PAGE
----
Sidney Crosby Shows He's Still One of World's Best with 2 Goals in His Return

Tyler Brooke@TylerDBrookeSenior Analyst IIMay 4, 2013

It may have been more than a month, but it certainly feels like Sidney Crosby is now back in full force.

A broken jaw had sidelined Crosby since the end of March after a scary puck to the face, but he was medically cleared to play on Thursday. 

How did Crosby celebrate his return?  He scored two goals.

Both goals came in the first period for Crosby, with the first only 3:19 into the game and the second through 7:22, quickly answering a goal by the Islanders just 18 seconds earlier.

Friday night’s game didn’t end ideally for the Pittsburgh Penguins, losing 3-4 to the New York Islanders.  However, they got their best player back, and he proved that he’s not only the best player for the Penguins, but the best player in the NHL.

With the injury, Crosby was only able to play in 36 of the team’s 48 games.  Even though he only played in 75 percent of the games for the Penguins, he still finished third in points, second in assists and fourth in plus/minus.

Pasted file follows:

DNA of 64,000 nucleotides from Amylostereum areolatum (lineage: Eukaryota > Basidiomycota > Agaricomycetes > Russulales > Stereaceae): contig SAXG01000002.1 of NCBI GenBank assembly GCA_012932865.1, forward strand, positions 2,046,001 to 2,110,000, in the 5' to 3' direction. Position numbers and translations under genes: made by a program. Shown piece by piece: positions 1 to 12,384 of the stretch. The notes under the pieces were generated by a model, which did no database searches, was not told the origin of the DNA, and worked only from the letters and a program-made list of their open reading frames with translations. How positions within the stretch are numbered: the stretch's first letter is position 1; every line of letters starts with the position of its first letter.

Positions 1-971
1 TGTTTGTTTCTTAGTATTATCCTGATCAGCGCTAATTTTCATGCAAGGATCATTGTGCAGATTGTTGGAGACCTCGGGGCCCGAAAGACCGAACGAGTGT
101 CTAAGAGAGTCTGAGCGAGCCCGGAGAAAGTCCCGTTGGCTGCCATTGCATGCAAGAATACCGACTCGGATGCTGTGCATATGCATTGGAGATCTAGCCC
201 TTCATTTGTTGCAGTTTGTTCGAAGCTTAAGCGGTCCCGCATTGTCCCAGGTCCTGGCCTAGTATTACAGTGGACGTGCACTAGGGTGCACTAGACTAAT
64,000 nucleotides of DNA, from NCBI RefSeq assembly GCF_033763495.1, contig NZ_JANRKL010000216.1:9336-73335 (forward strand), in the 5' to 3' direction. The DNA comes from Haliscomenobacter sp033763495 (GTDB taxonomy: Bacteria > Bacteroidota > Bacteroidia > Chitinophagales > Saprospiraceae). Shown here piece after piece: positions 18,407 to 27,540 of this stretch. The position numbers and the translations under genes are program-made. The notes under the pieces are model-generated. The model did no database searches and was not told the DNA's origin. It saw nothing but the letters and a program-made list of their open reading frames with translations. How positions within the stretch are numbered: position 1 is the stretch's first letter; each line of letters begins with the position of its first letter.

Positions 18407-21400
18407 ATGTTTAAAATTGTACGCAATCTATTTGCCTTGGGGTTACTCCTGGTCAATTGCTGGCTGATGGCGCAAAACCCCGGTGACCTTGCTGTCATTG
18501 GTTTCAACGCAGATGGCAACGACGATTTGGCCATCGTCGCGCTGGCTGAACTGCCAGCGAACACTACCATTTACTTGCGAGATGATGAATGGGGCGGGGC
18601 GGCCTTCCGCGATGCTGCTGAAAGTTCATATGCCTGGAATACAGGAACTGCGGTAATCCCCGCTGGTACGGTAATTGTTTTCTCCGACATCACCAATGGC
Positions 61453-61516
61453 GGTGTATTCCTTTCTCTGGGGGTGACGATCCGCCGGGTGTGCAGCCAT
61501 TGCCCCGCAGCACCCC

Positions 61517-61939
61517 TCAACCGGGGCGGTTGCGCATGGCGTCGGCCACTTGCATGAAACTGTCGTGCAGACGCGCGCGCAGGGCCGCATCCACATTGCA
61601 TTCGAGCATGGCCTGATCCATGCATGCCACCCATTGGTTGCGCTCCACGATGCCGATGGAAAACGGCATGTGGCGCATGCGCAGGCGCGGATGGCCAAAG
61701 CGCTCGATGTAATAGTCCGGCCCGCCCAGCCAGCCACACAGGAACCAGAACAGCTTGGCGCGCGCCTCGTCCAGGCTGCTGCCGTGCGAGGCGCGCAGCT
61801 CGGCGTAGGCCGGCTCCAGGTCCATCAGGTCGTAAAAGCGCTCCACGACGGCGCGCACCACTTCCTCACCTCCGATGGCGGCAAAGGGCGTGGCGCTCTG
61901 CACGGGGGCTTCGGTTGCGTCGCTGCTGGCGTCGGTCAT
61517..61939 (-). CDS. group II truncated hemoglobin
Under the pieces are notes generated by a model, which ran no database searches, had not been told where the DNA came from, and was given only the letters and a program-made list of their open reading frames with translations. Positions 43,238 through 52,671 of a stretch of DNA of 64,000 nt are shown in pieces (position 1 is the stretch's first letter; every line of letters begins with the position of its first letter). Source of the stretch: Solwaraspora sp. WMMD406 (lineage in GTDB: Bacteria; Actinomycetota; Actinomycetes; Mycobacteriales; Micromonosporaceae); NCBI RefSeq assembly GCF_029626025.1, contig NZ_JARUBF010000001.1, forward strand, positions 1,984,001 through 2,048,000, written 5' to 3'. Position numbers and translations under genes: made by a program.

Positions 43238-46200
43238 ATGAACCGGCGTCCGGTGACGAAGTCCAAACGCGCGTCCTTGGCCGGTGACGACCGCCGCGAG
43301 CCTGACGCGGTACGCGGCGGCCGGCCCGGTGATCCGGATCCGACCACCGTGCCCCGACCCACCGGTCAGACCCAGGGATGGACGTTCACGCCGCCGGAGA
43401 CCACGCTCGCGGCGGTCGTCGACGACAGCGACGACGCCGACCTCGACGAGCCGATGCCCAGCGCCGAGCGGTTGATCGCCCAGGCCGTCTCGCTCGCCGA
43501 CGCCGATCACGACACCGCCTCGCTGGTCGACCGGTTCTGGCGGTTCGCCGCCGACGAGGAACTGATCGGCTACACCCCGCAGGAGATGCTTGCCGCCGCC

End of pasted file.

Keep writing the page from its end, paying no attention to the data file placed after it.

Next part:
Crosby’s numbers in a strike-shortened season while also suffering a significant injury are quite impressive.  He finished with 15 goals, 41 assists, 56 points and a plus/minus of 26.

There’s no denying anymore that Crosby is the best player in the NHL.  Sure, his helmet looked weird, but hockey isn’t about style. 

It’s about toughness.

The two goals are impressive, but the time on ice is even more admirable.  During the season, Crosby averaged 21:06 on the ice.  During Game 2 against the Islanders, he played in an impressive 23:21 out in play.

When coming back from a big injury in any sport, the player usually gradually gets back into the game.  They take time to get back in rhythm before playing their normal minutes.

That wasn’t the case for Crosby.

The Penguins may have lost on Friday night, but it wasn’t because of Crosby.  He went out and showed that just because he is recovering from a broken jaw doesn’t mean he will play at a lower level.

That’s what makes a true great in the NHL.

 

 

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